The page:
[i] WBC, white blood cells; RBC, red blood cells; HGB, hemoglobin; HTC, hematocrit; MCV, mean corpuscular volume; MCH, mean hemoglobin concentration; MCHC, mean corpuscular hemoglobin concentration; PLT, platelets; LYM%, percentage of lymphocytes; MONO%, percentage of monocytes; EO%, percentage of eosinophils; BASO%, percentage of basophils; NEUT%, percentage of neutrophils; LYM, MONO, EO, BASO, NEUT, absolute values of the respective cell populations; RDW, red blood cells distribution width; MPV, mean platelet volume.


WM is a term indicating LPL with an associated immunoglobulin M (IgM) serum monoclonal protein (5). LPL, associated with IgA paraprotein is even more rare and those cases mimic a plasma cell neoplasm (PCN) (6). In a study of 27 cases with either IgA or IgG secretion, Qiu et al (6) reported that all patients had a median bone marrow involvement of 10%, light chain was identified in 96% of the cases measured by flow cytometry, while MYD88 mutation was detected in 17 of 24 cases (71%). The neoplastic plasma cells were positive for CD45 (100%), CD19 (96%), CD81 (89%), CD27 (83%), CD56 (16%), whereas CD117 was consistently negative (6). As differential diagnostic features of LPL over PCN, the authors point the characteristic immunophenotypic profile and the presence of MYD88 and/or CXCR4 mutations. In a study comparing non-IgM LPL cases and WM controls matched by age and sex, the presence of extramedullary disease was higher in cases, while neuropathy and hyperviscosity was higher in controls (7). A recent study using next-generation sequencing approach reported MYD88 to be the most common mutation in non-IgM LPL patients (70%), followed by CXCR4 (20%), KMT2D (10%) and ARID1A (10%). Mutant allele frequency in MYD88 L265P did not differ significantly between WM and non-IgM-type LPL. Most mutations detected by NGS were subclonal following MYD88 L265P. Those results proved similar genetic characteristics in the two subsets of LPL patients (8).

Nearly 90% of IgM secreting LPL develop a somatic mutation in the gene MYD88, and even rarer, in CXCR4 (1). MYD88 is a driver gene in hematologic B-cell malignancies and the missense mutation (L265P) is a single causative mutation transforming IgM-producing B cells into malignant B cells (9). It constitutively activates NF-κB and its associated signaling pathways, thereby promoting B-cell proliferation and survival (10). It is a missense gain-of-function mutation in myeloid differentiation changing the amino-acid leucine to proline at position 265 of MYD88 (11). MYD88 is playing the role of an adaptor molecule in the canonical NF-κB pathway coordinating the assembly of a multisubunit complex of IRAK1 and IRAK4 (IL-1 receptor-associated kinases), which through TRAF6, activate TAK1 (TGFβ-activated kinase 1). The activated NF-κB increases signaling of IL-6 and IL-10, which further promotes B-cell proliferation and survival via JAK/STAT signaling cascade (10).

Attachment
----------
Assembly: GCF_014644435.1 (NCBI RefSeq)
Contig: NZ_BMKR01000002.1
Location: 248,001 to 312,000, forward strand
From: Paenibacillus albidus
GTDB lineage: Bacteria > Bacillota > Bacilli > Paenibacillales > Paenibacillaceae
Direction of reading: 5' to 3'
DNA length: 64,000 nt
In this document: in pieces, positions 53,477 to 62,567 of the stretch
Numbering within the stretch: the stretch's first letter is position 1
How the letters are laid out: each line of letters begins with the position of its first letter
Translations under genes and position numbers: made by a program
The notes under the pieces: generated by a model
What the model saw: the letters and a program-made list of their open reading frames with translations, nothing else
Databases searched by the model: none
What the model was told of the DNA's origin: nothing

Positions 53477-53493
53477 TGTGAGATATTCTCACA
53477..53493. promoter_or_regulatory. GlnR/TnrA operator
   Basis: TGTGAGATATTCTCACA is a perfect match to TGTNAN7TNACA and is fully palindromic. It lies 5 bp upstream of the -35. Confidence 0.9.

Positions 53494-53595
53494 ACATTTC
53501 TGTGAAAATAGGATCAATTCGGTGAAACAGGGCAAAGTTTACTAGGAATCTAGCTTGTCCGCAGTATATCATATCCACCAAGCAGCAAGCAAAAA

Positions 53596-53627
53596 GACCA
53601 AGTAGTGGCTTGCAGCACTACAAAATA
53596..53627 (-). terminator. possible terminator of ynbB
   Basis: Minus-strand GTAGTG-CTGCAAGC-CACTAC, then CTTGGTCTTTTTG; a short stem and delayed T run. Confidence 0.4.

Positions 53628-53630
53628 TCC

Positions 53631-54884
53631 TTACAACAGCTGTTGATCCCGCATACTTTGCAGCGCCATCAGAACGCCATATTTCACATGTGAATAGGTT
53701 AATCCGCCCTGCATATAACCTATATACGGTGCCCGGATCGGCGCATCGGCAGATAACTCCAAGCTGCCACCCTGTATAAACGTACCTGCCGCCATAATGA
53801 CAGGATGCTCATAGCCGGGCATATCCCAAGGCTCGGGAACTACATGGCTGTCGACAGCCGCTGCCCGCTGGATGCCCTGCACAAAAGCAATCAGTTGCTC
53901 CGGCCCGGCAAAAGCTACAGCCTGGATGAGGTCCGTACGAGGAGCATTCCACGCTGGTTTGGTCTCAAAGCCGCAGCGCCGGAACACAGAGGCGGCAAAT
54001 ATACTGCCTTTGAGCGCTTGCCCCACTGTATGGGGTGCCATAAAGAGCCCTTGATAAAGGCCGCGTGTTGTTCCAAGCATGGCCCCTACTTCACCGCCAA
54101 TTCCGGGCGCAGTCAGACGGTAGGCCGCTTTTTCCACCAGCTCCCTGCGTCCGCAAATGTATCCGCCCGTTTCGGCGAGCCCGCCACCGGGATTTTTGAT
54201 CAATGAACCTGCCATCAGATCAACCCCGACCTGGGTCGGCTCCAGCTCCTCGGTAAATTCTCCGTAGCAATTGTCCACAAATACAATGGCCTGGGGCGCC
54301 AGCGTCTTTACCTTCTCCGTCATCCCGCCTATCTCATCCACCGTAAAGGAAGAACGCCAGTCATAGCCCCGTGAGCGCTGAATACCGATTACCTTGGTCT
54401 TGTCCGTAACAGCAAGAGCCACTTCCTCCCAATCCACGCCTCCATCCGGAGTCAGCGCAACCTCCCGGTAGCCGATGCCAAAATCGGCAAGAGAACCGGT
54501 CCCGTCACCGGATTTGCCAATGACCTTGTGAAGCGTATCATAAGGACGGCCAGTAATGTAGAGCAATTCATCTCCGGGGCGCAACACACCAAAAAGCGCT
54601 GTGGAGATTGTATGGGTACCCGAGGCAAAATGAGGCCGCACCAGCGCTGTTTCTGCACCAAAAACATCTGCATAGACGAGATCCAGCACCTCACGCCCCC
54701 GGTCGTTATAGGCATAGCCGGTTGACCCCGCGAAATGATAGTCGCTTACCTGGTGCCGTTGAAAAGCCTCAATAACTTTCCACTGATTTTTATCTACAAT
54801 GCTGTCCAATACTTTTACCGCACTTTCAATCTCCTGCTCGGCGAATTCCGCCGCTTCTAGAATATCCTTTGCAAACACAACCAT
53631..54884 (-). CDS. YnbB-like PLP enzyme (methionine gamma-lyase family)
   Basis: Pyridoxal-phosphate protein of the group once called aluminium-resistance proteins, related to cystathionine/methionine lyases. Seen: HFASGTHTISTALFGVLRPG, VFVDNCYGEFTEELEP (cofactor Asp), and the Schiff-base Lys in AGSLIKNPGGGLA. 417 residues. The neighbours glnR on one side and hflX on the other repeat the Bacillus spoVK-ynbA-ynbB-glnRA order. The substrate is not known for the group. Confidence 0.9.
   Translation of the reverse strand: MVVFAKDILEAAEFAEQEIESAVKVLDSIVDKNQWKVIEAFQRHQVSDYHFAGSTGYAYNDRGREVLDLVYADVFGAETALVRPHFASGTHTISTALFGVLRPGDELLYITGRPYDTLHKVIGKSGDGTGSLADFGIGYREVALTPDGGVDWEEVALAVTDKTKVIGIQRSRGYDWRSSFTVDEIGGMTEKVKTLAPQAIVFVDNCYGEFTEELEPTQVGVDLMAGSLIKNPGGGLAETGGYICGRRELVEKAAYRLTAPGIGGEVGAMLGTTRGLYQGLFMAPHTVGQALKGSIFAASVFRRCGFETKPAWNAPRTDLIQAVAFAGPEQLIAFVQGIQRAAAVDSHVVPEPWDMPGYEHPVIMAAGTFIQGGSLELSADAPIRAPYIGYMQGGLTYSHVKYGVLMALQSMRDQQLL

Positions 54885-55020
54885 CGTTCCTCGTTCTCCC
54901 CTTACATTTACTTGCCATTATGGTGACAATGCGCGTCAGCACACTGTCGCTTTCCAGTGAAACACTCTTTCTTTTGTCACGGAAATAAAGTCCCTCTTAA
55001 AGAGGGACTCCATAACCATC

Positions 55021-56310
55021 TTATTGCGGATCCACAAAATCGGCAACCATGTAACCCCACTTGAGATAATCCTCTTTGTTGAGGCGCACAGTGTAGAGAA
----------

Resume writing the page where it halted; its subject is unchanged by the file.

MYD88 L265P is a somatic mutation (9,12) identified in ~90% of WM, but the demonstration of this mutation is also a necessary tool for the right WHO diagnosis of LPL (12,13). It is usually found in blood and/or the bone marrow. However, there are unusual places of its expression, as the skin in cutaneous form of WM (14). MYD88 L265P is usually used to discriminate WM and non-IgM LPL from other B-cell disorders (15). However, there are several studies discussing the potential of the mutation as a prognostic biomarker. It was previously revealed that MYD88 expression was an independent prognostic factor affecting overall survival in diffuse large B cell lymphoma (16,17). It was positively correlated with high Ki-67 expression and promotes tumor proliferation (17). Pham-Ledard et al (18) reported that MYD88 L265P was associated with a poorer outcome of patients with large B-cell lymphoma. Previous studies could not engage with a statement about the prognostic impact of the mutation (19,20). In LPL/WM, there is no consensus about the role of MYD88 L265P as prognostic biomarker. LPL/WM patients harboring the MYD88 L265P mutation show clues of longer survival compared with wild-type cases (21). In IgM-secreted monoclonal gammopathies, the mutation behaves like an adverse risk factor and exhibits a 5-fold increased risk of progression to LPL/WM (22). According to other authors, the identification of the MYD88 L265P gene mutation represented a major advance in the diagnosis of LPL (3,13). Rossi (23) stated that the presence of this mutation is just an indicative of a more accurate diagnosis of LPL and maybe just accompanies the tumor burden on predicting the disease progression. Cautha et al (2) reported a non-IgM rare case of LPL with lambda light chain paraprotein expression positive for MYD88 L265P mutation. It was stated that non-IgM LPL has a poorer outcome yet does not infer the prognosis to the mutational presence (2). In the present study, the patient shows a favorable recovery yet, according to the authors, this is rather due to the treatment strategy than to the prognostic indication of MYD88 L265P mutation.